Synopsis for 4×02: Papa Holmes makes Sherlock an offer, and meets Joan. Meanwhile, Joan and Sherlock turn to the FBI to strut their stuff in hopes of acquiring work.

Rating: ?????

At the end of last week, Papa Holmes made his appearance. The beginning of the latest episode carried their discussion through, ending with an offer for Sherlock to be restored to the NYPD. Of course, Sherlock hesitated and didn’t immediately accept, stating Joan had to weigh in on the offer as well since they were partners and, if they went back to the NYPD, they’d go back together.

The crime of the week occurred in a federal lab, where brainwashing experiments were being conducted. A young man, a graduate student, had volunteered to be subjected to all sorts of videos and opinions while his brain was scanned. In the midst of it, he started to feel uncomfortable and wanted to get out, but the scientists didn’t answer him. Unfortunately for him, he decided to get up and poke around and ended up with a bullet for his trouble.

Joan, having connected with the FBI, got her and Sherlock a “job demonstration” regarding that very murder. They were going to show off to the FBI in the hopes that more cases would get thrown their way, since the FBI were the only ones to give them a call back. Yet there were rules and they were far more restricted in their abilities than they were with the NYPD. The FBI agent who got them involved had to be with them every step of the way, and while it made it a little harder for them to do their jobs, they still managed to impress him anyway.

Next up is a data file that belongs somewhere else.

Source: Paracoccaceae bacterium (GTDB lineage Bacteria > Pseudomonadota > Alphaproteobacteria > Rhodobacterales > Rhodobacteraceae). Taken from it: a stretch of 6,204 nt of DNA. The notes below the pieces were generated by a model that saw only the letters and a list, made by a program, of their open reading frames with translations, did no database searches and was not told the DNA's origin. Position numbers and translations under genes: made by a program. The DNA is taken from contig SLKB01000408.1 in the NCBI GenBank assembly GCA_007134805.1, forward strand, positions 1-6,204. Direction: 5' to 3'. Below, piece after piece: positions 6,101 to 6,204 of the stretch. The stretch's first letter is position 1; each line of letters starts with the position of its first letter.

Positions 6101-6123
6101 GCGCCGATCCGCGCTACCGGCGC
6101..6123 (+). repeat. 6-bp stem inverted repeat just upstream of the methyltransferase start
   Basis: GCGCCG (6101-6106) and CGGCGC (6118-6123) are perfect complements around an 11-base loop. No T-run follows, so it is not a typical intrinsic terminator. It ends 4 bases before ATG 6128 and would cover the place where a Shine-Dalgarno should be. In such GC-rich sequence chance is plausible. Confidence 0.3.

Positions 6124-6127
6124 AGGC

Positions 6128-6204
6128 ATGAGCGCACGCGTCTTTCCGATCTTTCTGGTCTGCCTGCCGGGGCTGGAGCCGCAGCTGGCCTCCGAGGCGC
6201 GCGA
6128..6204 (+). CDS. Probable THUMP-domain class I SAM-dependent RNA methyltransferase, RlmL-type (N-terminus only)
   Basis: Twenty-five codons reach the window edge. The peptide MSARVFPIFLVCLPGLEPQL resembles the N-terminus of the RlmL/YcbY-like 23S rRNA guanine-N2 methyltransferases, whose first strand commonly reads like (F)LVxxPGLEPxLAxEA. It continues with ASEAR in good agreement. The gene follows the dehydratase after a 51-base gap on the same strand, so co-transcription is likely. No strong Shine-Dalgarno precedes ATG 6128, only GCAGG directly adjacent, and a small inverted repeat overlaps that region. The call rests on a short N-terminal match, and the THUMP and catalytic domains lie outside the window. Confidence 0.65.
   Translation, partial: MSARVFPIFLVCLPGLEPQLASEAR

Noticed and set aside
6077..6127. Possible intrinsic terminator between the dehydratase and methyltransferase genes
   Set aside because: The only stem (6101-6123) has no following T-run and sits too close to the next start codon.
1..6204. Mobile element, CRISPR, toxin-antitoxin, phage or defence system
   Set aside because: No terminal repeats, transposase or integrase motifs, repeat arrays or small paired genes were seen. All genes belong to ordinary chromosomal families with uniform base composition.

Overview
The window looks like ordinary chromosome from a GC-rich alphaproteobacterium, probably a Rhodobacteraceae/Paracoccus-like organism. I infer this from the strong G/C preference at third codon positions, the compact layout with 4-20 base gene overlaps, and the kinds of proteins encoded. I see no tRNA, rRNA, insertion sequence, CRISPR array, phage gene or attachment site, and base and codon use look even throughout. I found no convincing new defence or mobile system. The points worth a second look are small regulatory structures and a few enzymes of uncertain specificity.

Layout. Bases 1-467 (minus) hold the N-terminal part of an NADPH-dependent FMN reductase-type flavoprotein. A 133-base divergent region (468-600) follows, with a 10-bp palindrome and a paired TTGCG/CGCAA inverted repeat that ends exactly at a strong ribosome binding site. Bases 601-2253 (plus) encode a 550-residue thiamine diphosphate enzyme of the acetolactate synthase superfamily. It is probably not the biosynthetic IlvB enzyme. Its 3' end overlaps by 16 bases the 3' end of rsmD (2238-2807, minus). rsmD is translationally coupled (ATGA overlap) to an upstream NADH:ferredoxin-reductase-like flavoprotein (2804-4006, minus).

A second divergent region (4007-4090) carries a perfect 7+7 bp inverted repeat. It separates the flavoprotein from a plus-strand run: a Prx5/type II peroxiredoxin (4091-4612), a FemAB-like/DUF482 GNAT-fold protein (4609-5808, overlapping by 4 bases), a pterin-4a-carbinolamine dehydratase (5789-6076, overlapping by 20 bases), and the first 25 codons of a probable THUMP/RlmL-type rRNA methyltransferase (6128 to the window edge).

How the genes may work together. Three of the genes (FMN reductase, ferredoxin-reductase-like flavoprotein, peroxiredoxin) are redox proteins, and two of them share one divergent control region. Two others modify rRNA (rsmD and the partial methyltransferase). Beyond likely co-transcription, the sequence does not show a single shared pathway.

It turned out the brainwashing experiment was part of a larger one, backed by the United States government, to discover an algorithm that could be employed online to sway and solidify people’s opinions.

Quickly discharged once the FBI decided to follow a lead, Sherlock and Joan did a bit more digging on their own time and managed to dredge up a suspect. They inferred that a man named Dan, who had some romantic interests in one of the scientists, may be a Chinese spy. When they introduced this idea to the FBI they seemed uncertain, until of course someone leaked it to the news and a New York Wide manhunt began for the potential Chinese spy.

Sherlock helped them track him to a music conservatory using Dan’s interest in drums, and on that very block they found the data that had been stolen from the lab after the scientists were shot. Naturally, the FBI once again dismissed Sherlock and Joan because the case had become bigger than any of them and there was no way his superiors would approve of consultants tagging along.

While Sherlock was working with the FBI, Joan went to meet Papa Holmes, and they discussed the NYPD proposition. Joan was understandably suspicious, but the pair seemed to be over-all amicable.

After Dan was taken into custody (he gave himself up) the FBI was scolded after he claimed his innocence and was able to provide an alibi for the night of the murders and theft. Sherlock eventually believed it, but not until after he broke the law and stole data off of the recovered laptop. His suspicions shifted because the research showed that the brainwashing program wasn’t going to work, so there was no reason for China to risk their spy being identified over bunk research that Dan would have known was bunk because he was so close to one of the scientists.